I believe that gratitude is the simplest and, yet, most priceless gift that you can give anyone at any time! A smile and a down-to-earth “thank you” and “I appreciate you” can have a rippling effect and these humble gestures WILL go far; thus, spread the cheer! Most people just don’t understand the “madness” that happens on “the other side of the fence”, in the restaurant and/or retail industries (unless they’ve worked in it), during the big shopping frenzies of the season.

I have this glass cutting board in my kitchen (pictured below) and every day, when I look at it, I feel like it’s a message from Mom to me. However, I also feel the message goes out to her, equally, as I am so thankful and appreciative for all she has given and taught me.

To Mom…Love, Me

I also feel that we should even be thankful for those whom we’ve perceived to have done us wrong in some way. Mom would always show me that we can, at least, be grateful for the learning experiences that were derived from the confrontations we faced. In one of her last newsletter issues, Mom wrote the following excerpt about being grateful – even for the struggles.


As seen in…

Secret RecipesTM Newsletter, Issue #218 (Secret RecipesTM, Marysville, MI; November 2000, p. 2)

Grateful for the Struggles

Sometimes, just for a moment – other times, for much longer. Nonetheless, we have to deal with each struggle as it arises. We don’t analyze what’s going on. We don’t blame other people for our pain. We don’t justify our fears, today, by regretting what took place in the past.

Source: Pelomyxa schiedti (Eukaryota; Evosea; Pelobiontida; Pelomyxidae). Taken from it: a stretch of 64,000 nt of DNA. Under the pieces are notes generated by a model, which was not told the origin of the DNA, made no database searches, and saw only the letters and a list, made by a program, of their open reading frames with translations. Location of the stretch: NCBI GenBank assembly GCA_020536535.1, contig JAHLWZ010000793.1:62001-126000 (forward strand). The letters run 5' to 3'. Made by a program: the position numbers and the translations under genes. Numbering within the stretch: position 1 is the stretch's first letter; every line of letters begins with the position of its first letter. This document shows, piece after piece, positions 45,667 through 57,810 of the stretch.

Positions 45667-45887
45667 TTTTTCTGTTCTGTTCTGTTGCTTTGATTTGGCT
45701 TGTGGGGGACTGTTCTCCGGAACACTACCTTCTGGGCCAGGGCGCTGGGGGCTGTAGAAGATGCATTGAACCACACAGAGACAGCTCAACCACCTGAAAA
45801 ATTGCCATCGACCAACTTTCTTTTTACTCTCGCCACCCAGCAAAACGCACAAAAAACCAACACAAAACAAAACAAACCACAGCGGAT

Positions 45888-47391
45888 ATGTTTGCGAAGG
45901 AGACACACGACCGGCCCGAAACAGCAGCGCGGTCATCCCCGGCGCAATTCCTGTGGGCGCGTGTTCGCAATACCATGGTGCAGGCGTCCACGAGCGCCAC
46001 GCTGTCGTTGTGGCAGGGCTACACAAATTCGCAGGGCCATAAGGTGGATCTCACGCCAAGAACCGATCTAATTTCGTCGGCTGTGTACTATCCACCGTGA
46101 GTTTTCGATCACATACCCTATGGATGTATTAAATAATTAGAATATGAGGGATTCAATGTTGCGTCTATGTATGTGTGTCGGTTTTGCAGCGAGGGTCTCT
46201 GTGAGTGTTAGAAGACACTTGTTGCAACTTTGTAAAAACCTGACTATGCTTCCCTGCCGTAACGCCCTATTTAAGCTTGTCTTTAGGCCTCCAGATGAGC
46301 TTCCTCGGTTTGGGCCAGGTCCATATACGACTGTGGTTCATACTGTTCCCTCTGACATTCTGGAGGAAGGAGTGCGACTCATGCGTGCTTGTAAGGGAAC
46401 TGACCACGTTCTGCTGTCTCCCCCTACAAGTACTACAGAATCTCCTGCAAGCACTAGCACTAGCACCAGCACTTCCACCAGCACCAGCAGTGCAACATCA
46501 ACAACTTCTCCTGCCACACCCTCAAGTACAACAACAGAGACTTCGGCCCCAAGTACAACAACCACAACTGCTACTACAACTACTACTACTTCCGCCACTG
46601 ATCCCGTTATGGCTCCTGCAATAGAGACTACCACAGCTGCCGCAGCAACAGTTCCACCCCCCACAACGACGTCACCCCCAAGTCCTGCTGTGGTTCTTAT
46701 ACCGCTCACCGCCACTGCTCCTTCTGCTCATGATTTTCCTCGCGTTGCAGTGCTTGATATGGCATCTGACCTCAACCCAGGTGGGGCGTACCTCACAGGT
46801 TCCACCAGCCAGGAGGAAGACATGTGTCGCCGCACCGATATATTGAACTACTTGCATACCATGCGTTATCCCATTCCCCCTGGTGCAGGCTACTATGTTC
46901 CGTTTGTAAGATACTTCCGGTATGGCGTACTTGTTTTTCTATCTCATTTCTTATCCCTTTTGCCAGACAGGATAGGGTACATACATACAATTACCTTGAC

We’re dealing with our attitude right now – right where we are, in the present moment. We don’t worry about what will or won’t occur in the future. We are capable of making some good decisions when we are called on to make them. Whether we did or not in the past is in the past.

We’re not the same person, today, we were then. We’re not even the same person we were yesterday, but we are learning lessons all of the time. Melody Beattie [who wrote The Language of Letting Gosays [in her book], ‘Our past is a series of lessons that advance us to higher levels of living and of loving.’

Regarding: blessed with enthusiasm

Among other things, Mom was always grateful for her fans – her readers & radio show listeners – who kept her inspired with their endless requests to find the “secrets” to making this dish or that grocery product at home (and, preferably, at a lesser cost.) Mom was also very grateful to all the media sources (newspapers and magazines, as well as radio and TV talk shows) that interviewed her and wrote and talked about her new twist on recipes in the food industry, especially in the “fast food” area.


Likewise, Mom was also thankful for us, her family; for supporting and helping her in so many different ways – as office, art and promotional assistants; as well as recipe testers and taste testers. However, truth be known, Mom was especially thankful for us staying out of her hair when need be (like when she’d be doing a radio show from home)!

Mom penned her prayers, feelings, memories and hopes in journal-after-journal. She often wrote about finding the blessings in every day we’re given on Earth. Mom truly believed that – good and bad, alike – everyday had some form of a blessing within it. That’s how Mom was raised, to be grateful everyday – not just for the joyful moments, but also for what she confronted and overcame or from which she learned.